Project team update

GERMANY UNDER ALLIED OCCUPATION (BU 13082) The arrival at Cuxhaven of wives and children of soldiers serving with the British Army of the Rhine. Copyright: © IWM. Original Source: http://www.iwm.org.uk/collections/item/object/205206449

In the previous blog post, Grace promised that news would follow about the appointment of a project Research Assistant, so I’d like to introduce myself. I’m Joel Morley, and I was recently appointed as the Research Associate on the British Military Bases in Germany project. I was drawn to the project by my interests in oral history, memory, and the social and cultural history of war and its legacies. My independent research centres on the memory and legacies of the First World War in Britain. I have published an article that uses oral histories with Second World War veterans to explore whether and what they had been told by First World War as they were growing up, and another that uses the Mass Observation archive to examine how memories and impressions of the First World War affected Britons’ morale at the outset of the Second World War. Over the next year, as well as working on the British Military Bases in Germany project, I’ll also be working on my first book, which establishes how the memory of the First World War shaped the attitudes and subjective masculinities of those who served in the Second World War.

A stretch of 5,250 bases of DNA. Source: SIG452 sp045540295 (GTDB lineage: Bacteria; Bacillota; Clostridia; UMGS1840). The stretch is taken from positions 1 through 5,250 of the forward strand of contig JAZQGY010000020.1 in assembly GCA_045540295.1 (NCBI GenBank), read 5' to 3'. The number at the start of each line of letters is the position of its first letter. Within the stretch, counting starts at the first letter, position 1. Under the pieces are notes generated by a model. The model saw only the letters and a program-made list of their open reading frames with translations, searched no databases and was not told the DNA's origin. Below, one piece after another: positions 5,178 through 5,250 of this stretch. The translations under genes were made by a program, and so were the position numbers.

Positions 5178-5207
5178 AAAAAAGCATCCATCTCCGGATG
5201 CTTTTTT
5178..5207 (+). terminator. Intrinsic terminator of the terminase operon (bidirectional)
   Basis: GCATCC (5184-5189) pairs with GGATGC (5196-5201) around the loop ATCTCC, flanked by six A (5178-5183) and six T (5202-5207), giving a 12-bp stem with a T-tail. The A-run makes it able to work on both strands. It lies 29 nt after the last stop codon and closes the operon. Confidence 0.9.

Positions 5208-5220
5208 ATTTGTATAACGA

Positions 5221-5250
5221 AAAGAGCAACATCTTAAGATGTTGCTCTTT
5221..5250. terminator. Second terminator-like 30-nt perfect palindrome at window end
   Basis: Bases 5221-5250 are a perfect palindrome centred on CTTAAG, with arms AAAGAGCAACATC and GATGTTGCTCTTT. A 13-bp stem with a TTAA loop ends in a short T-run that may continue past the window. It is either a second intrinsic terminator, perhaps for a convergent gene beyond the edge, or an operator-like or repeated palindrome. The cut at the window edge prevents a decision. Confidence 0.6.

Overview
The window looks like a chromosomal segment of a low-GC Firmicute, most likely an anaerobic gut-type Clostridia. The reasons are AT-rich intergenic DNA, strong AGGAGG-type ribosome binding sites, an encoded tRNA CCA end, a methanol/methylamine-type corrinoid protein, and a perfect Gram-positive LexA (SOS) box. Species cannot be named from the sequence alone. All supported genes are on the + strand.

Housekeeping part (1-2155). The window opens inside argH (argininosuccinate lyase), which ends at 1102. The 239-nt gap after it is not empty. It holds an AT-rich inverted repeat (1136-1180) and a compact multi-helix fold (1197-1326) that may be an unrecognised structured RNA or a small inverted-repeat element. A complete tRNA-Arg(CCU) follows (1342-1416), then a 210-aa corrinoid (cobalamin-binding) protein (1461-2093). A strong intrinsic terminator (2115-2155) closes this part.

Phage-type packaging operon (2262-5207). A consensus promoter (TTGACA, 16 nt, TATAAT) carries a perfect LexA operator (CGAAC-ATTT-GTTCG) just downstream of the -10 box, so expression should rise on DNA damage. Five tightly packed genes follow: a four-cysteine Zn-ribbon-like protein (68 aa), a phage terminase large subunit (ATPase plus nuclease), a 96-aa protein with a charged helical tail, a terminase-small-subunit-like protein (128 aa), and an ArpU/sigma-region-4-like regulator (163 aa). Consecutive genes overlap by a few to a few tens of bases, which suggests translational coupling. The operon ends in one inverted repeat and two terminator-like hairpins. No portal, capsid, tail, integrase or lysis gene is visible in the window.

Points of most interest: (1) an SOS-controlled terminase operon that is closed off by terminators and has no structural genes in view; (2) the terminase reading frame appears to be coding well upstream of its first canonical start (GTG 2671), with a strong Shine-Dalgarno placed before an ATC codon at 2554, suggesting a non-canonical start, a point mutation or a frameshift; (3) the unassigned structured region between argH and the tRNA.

Prior to joining Bristol, I spent three years as Senior Research Officer on a Leverhulme-funded oral history project, ‘National Service Life Stories’ with Dr Peter Gurney and Dr Matthew Grant at the University of Essex. This project used more than 100 oral histories to examine how National Service during the early Cold War period shaped the lives of a generation of British men, and how they remember their conscripted service and position it in relation to the Cold War. As I work with Grace to conduct, summarise, and analyse oral histories conducted for the British Military Bases in Germany project I’ll get to hear how a wide range of people – regular service personnel, their spouses, their children, and civilians working for and with the armed forces – experienced service in Germany. I’m looking forward to exploring what their day-to-day lives were like, how family life was shaped by and adapted to overseas postings, and how they understood British presence in Germany over the second half of the twentieth century. I’ll be leading on some public engagement activities and we are currently refining ideas about the form that these will take. I’ll also be helping to organise our Cold War Voices workshop at the University of Bristol, which we will have some details about very soon.